Double duty: Law Review editor also serves as moot court president


WMU-Cooley Law School student, Nancy Zieah (right) is pictured before a moot court competition.
(Photo courtesy of Nancy Zieah)

By Sheila Pursglove
Legal News

Eight years of owning and operating a liquor store in downtown Detroit shaped the way Nancy Zieah sees the law.

“I had to find a balance between a neighborhood at odds with itself and the multiple law enforcement divisions in the downtown area,” she says.

Now a 3L student on the Dean’s List and Honor Roll at WMU-Cooley Law School, Zieah was drawn to the law by its ability to provide aid and assistance.”

The current president of the Melissa Mitchell Moot Court, Zieah earned the Trinity Term Top Advocate Award in 2021 for the highest score in a single round.

 Last year she was a member of the Philip C. Jessup International Law Moot Court team that ranked amongst top 30 national teams in Advanced Rounds.

“My first term was particularly difficult and I wasn’t sure if this was the right career path for me, but Moot Court reassured me that law school is exactly where I was meant to be,” she says. “In our first year, we get so bogged down with preparing for finals that we don’t realize how much we have learned. Moot Court is where students are able to apply the material, and this helped us see how to approach those daunting exams.”

Her experience with expungement came from volunteering for Safe and Just, an organization that hosts expungement fairs in the metro-Detroit area.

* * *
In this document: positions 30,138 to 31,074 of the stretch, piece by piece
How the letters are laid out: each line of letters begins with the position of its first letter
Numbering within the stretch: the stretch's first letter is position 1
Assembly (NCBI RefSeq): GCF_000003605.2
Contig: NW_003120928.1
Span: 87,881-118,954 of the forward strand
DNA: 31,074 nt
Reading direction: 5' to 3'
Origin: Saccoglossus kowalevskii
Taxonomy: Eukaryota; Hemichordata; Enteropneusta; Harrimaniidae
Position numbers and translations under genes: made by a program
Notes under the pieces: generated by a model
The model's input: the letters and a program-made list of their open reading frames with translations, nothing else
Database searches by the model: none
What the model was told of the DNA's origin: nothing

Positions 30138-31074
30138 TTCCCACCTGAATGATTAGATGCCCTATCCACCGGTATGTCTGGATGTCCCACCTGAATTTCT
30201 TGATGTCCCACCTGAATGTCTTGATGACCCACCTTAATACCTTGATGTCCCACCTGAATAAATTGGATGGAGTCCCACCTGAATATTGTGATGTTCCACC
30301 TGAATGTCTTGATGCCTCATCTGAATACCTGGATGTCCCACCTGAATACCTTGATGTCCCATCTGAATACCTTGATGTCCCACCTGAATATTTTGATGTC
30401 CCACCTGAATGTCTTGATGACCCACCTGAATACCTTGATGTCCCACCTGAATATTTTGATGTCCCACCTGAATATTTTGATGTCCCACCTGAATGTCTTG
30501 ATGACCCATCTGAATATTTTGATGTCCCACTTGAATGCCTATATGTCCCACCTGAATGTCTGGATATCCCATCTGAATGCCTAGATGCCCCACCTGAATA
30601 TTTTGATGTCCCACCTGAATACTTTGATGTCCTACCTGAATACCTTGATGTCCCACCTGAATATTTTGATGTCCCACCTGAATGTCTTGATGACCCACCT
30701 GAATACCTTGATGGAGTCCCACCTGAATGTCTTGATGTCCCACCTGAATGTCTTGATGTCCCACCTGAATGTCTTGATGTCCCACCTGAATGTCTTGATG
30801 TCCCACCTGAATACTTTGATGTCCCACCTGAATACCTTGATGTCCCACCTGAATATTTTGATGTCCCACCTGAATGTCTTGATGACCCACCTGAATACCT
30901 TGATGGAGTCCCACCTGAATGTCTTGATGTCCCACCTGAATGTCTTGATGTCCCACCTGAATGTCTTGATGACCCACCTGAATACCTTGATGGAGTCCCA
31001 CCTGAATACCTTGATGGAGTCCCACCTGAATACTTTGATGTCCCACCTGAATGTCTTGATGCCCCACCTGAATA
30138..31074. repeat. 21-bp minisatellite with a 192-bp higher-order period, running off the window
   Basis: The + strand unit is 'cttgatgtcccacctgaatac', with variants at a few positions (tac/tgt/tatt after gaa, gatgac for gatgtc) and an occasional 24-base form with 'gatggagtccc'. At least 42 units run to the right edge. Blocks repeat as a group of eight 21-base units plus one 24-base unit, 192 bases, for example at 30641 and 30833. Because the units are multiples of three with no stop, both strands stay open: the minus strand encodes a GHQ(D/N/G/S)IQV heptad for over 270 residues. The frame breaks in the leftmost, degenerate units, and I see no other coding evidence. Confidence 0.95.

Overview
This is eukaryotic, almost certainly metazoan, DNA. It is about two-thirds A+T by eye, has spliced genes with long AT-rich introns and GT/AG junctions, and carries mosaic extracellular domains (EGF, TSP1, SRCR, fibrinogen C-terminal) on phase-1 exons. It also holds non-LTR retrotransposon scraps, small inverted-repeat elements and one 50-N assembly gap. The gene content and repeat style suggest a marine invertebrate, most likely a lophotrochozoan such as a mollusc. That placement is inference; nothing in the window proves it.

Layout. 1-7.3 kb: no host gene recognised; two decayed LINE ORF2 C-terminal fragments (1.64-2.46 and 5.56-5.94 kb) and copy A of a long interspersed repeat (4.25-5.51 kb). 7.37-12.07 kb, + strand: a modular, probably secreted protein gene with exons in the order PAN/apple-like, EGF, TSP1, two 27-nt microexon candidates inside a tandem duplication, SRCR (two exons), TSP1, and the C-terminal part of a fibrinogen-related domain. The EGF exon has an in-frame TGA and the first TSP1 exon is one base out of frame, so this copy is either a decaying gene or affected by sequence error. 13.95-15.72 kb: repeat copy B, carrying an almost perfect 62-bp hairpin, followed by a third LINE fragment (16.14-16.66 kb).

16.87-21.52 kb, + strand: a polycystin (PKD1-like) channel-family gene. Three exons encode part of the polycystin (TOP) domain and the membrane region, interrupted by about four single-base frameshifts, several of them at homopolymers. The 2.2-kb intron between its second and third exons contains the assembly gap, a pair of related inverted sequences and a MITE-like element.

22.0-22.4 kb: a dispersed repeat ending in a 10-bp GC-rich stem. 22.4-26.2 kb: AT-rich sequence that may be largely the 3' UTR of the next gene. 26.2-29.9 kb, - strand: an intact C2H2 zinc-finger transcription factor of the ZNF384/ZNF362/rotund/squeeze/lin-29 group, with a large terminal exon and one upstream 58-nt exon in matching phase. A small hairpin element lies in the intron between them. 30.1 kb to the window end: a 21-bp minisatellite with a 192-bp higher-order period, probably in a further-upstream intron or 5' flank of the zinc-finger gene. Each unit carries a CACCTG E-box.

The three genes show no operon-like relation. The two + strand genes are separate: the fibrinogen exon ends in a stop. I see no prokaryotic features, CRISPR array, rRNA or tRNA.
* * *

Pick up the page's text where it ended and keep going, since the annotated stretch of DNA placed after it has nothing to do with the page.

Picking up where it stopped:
“The most memorable clients were those who were motivated by principle and sought expungement for offenses that dated back to the ‘70s and ‘80s,” she says. “Today’s sentencing programs and options would have yielded very different results and while we can’t turn back the hands of time, it was humbling to see them find some solace.”    

Last September, Zieah started an externship at the Washtenaw County Office of Public Defender in Ann Arbor.

“I appreciated my supervisor for approaching this position with a ‘sink or swim’ mentality,” she says. “I didn’t spend weeks observing and conducting an endless amount of legal research. By the second week, she had me on the record and let me be uncomfortable.

She enjoys serving as editor-in-chief of Law Review; and last year was honored with the Dawn C. Beachnau Award,; and she  co-founded and serves as president of the school’s Chapter of Scribes..

She also has enjoyed serving as a Teaching Assistant for Evidence, and for Criminal Procedure.   

“The best part of being a TA is relieving students from their exam anxiety,” she says. “Everyone is troubled by the unknown, so it’s nice to give students a little insight into what they can expect and that helps them focus on the material that matters.” ”    

She plans on launching her career in the field of criminal defense.

“Hopefully, that helps set the foundation for appellate work. I enjoy areas of the law that are geared towards appellate work—specifically, criminal appeals. This area of the law is where I can combine my passions for writing and oral advocacy,” she says.


Subscribe to the Legal News!

Full access to public notices, articles, columns, archives, statistics, calendar and more

Day Pass Only $4.95!
One-County $80/year

Three-County & Full Pass also available